Style Living Self Celebrity Geeky News and Views
In the Paper BrandedUp Hello! Create with us

The year of capsizing capitalism (on film)

By SCOTT GARCEAU, The Philippine STAR Published Jan 23, 2023 5:00 am

If there was a theme to many movies in 2022, it was that rich people are very, very bad and that they will be made to suffer. Now, last year was about a lot of things, not least of all a sense of “revenge” in all activities—whether it was foreign travel, status purchases, splashy events, or simply thumbing a nose at COVID and its restrictions by posting selfie after selfie after selfie in crowded rooms. But in many ways, it was also about looking at the inequities that COVID and, indeed, much of the world’s direction seems to be lurching us. And it ain’t pretty.

You could start with Triangle of Sadness, which featured a strong supporting role from Dolly de Leon in Ruben Östlund’s three-part social satire on capitalism and gender politics. De Leon, who is still, we believe, in the running for SAG, Bafta, and Oscar awards, embodies the savvy, plucky survivor of the underclass in her role as “toilet steward” on Östlund’s ill-fated superyacht, populated with vivid specimens of unwarranted wealth — a veritable rogue’s gallery of shady characters, from Russian fertilizer peddlers who benefit from corruption to retired landmine manufacturers who spend their wealth on endless cruises, to vacuous social media influencers who are ascending the ladder of demi-success.

All aboard: "Triangle of Sadness" twitted the filthy rich.

They all meet their comeuppance when the ship hits rough waters, as vomitus spreads throughout the dining room to an alarming degree— and we, the audience, are either disgusted, disturbed, or secretly gleeful that these wretched characters are now feeling, well, visibly wretched.

This schadenfreude seems justified, as these clearly are bad people. But it also amounts to shooting fish in a barrel, plucking at low-hanging fruit. Yes, the worst deserve the worst. But what we’re left with is a series of cinematic revenge fantasies against the very idea of having too much money. For our entertainment.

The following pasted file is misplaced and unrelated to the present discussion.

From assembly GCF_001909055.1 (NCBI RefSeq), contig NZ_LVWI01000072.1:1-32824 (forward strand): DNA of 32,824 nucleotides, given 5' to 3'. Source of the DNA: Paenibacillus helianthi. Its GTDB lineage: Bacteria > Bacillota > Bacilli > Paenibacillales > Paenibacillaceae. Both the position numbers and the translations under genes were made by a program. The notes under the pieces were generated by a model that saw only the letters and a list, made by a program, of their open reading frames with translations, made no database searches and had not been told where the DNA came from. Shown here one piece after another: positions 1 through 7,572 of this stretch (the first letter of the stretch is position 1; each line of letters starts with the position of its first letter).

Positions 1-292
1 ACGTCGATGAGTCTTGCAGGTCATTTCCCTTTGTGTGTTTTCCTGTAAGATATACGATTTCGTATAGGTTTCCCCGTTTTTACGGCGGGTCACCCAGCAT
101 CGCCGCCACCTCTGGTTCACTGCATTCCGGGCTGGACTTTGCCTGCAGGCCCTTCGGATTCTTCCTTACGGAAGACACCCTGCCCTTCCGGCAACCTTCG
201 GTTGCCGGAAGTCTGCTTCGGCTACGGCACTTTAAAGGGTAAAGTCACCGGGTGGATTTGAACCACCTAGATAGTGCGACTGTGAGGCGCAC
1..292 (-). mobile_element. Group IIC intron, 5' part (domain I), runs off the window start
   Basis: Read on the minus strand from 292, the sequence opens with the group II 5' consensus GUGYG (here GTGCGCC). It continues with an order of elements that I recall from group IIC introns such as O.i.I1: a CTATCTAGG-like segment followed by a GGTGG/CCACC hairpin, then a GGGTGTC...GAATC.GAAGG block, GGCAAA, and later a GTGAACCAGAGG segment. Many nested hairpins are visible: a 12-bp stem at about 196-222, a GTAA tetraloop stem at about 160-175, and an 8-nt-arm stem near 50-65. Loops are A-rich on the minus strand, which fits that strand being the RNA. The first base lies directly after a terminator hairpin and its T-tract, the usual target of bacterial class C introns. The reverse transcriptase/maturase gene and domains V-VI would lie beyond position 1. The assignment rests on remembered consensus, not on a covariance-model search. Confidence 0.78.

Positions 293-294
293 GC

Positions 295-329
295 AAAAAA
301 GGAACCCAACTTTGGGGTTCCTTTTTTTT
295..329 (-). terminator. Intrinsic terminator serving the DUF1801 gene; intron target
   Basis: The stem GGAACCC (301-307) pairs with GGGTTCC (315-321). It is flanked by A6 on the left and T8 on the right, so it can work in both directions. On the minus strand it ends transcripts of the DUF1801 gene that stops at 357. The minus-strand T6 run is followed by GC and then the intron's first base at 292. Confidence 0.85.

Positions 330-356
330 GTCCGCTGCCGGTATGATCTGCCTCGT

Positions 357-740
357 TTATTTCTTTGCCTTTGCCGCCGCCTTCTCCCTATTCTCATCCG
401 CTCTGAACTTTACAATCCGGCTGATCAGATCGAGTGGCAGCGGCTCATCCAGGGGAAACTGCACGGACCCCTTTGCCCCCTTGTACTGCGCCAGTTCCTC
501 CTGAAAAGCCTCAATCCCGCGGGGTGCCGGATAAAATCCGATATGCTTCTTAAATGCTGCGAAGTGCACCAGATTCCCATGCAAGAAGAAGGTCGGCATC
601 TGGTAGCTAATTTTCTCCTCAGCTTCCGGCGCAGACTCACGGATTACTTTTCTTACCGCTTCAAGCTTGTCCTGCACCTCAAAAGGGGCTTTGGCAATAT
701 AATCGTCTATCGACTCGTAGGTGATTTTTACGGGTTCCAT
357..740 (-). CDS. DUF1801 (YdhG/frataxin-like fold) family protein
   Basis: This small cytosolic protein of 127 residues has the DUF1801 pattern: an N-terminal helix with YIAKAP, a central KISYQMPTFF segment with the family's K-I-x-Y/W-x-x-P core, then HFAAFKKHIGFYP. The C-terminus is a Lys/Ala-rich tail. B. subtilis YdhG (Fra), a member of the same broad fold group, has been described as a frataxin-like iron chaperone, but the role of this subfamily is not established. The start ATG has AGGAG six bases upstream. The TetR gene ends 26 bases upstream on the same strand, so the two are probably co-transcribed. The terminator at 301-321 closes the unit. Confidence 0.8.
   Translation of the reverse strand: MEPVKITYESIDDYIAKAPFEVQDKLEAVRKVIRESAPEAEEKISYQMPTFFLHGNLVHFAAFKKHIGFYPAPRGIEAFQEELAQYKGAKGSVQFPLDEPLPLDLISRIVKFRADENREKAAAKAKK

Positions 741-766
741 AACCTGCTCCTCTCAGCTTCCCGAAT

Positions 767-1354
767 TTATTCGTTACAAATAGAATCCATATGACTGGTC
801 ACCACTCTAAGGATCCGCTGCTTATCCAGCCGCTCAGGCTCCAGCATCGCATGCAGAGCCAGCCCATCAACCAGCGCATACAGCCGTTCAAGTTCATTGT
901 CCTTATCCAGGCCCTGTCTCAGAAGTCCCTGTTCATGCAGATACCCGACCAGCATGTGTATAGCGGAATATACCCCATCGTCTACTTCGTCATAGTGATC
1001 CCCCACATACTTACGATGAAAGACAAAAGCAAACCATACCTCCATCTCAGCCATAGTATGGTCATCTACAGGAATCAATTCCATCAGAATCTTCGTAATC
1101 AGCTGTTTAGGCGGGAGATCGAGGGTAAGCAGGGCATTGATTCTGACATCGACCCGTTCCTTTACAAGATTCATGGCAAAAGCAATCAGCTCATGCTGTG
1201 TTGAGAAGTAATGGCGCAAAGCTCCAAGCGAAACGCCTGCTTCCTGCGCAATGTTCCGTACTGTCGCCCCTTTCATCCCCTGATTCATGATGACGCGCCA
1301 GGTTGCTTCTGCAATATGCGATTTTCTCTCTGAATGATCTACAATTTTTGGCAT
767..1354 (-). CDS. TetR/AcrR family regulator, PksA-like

"Glass Onion: A Knives Out Mystery" presented despicable social climbers and sleazy tech billionaires.

We could look at the Netflix film Glass Onion, a sequel to Rian Johnson’s Knives Out, again starring Daniel Craig as fastidious private eye Benoit Blanc, who accidentally summoned to a remote island where tech billionaire Miles Bron (Ed Norton) does his best impersonation of a bratty wealth-monger with faint whiffs of Elon Musk. The earlier Knives Out was itself a more direct indictment of class warfare—and perhaps less on-the-nose than the parade of despicable nouveau riche types on Bron’s island, which includes Kate Hudson and Dave Bautista.

What was the tipping point? Maybe, in the end, we all just wanted to be entertained. And the rich, like the poor, will always be with us to supply that very service.

Another 2022 example was the Mark Mylod black comedy The Menu, which features a pedigreed cast headed by Ralph Fiennes as celebrity chef Julian Slowik (employing one of Fiennes’ many non-specific East European accents). It’s a raucous sendup of the celebrity culinary scene, where a group of Chef’s Table fans shells out $1,250 per head for an “experience meal” prepared on yet another remote island. Slowik does not exactly hide his contempt and disdain for his loving fans—including Nicholas Hoult as an online food critic who truly drank the Kool-Aid, and his unsuspecting date, Anya Taylor-Joy. It becomes clear after a few dishes that this is not a smackdown of rarified eateries serving foams, “essences” and ambiance, but of its greedy and insistent clientele. The filthy rich idiots who take a boat to the island are shown not only to be receptive to barbed critiques from the increasingly sinister Slowik, but actually seem eager for punishment—almost as though they think they deserve it for being so gross and acquisitive.